When I coach a writer, they have access to me. They can text me when they are stuck, or jump on a quick call with me to overcome a block. Some even text me every night to let me know the progress they made that day. Many writers have finished their first drafts under my guidance, but I can’t take credit for it — while I can motivate and educate them on tools they don’t even know they lack, I can’t force them to sit down and do the work. Those who sit down and do the work are the ones who complete a draft. Writing takes time. It takes dedication and tenacity. It takes perseverance.
But sometimes, life gets in the way. We to work late, or move apartments, or our mother needs help, or our kid is having a bad day. Sometimes we simply can’t fit writing into our schedule.
It’s okay to take a break once in a while if you are otherwise productive. If you are not otherwise productive (with your writing specifically), then you’re inside that dark and grimy barrel labeled: Excuses. It’s not pretty inside that barrel and yet you stay there. Excuses mean avoidance. Ask yourself why you are avoiding, rather than if you are avoiding. I assure you, if you are not making progress on a project you care about, you are avoiding it, and if you are avoiding it, there is something you need to figure out.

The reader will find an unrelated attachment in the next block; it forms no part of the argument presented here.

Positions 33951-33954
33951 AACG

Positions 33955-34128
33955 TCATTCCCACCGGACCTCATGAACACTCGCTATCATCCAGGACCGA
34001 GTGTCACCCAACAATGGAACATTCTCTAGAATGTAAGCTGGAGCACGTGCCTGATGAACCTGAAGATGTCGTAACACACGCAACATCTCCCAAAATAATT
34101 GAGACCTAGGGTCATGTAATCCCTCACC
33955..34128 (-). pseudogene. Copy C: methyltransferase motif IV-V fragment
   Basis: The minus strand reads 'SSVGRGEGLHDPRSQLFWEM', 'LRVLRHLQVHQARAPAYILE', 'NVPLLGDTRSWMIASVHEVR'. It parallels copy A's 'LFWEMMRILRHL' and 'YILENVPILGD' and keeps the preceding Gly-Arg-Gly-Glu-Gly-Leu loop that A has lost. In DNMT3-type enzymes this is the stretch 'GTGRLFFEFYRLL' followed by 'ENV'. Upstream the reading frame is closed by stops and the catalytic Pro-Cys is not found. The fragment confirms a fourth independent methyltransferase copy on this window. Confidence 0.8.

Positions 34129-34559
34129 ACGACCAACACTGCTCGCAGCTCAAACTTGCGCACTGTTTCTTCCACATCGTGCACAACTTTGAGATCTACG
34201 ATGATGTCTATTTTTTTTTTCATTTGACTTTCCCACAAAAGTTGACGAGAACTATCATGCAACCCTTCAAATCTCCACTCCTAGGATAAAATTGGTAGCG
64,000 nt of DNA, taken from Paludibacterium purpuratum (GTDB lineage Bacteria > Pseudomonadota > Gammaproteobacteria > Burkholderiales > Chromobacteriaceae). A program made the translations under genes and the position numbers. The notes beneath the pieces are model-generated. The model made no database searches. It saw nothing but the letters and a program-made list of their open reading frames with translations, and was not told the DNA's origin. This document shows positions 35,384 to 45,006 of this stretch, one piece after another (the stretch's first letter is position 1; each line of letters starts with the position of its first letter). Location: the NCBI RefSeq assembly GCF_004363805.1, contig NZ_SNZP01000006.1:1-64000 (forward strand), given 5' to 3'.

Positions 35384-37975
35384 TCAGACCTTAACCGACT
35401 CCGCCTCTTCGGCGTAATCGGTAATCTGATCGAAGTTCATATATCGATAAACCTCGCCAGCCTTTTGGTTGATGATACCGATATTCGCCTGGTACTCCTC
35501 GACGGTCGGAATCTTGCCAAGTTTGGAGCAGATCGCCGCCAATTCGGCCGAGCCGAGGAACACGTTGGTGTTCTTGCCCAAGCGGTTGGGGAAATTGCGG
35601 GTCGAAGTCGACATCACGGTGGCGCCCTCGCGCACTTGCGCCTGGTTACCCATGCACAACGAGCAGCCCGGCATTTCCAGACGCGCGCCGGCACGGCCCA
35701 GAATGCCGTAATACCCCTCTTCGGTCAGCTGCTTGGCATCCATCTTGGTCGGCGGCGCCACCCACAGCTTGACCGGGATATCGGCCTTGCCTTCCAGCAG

As a writing coach, I help writers figure out what might be stopping them from making progress. I am there to support them and coach them toward having a completed first draft. If you work on your own instead of with a coach, try sitting down and writing about why you are avoiding doing something you really want to do. Ask yourself the tough questions:
- Is this something I really want to invest my time in?
- If so, why am I not investing my time?
- What am I worried about?
- How can I refocus myself?
- What are my bad habits and how can I replace them with good habits?
On the surface, your avoidance might seem illogical, but there is a clear reason lurking behind your lack of action, you just need to dig in and figure out what is holding you back. You may end up facing some hard facts about yourself but that is the moment that growth takes root. Only then will you be able to start on the path toward change and make progress on your manuscript.
One final tip: don’t spend time looking backward and feeling bad about not being productive; look forward and make changes to your writing routine starting today.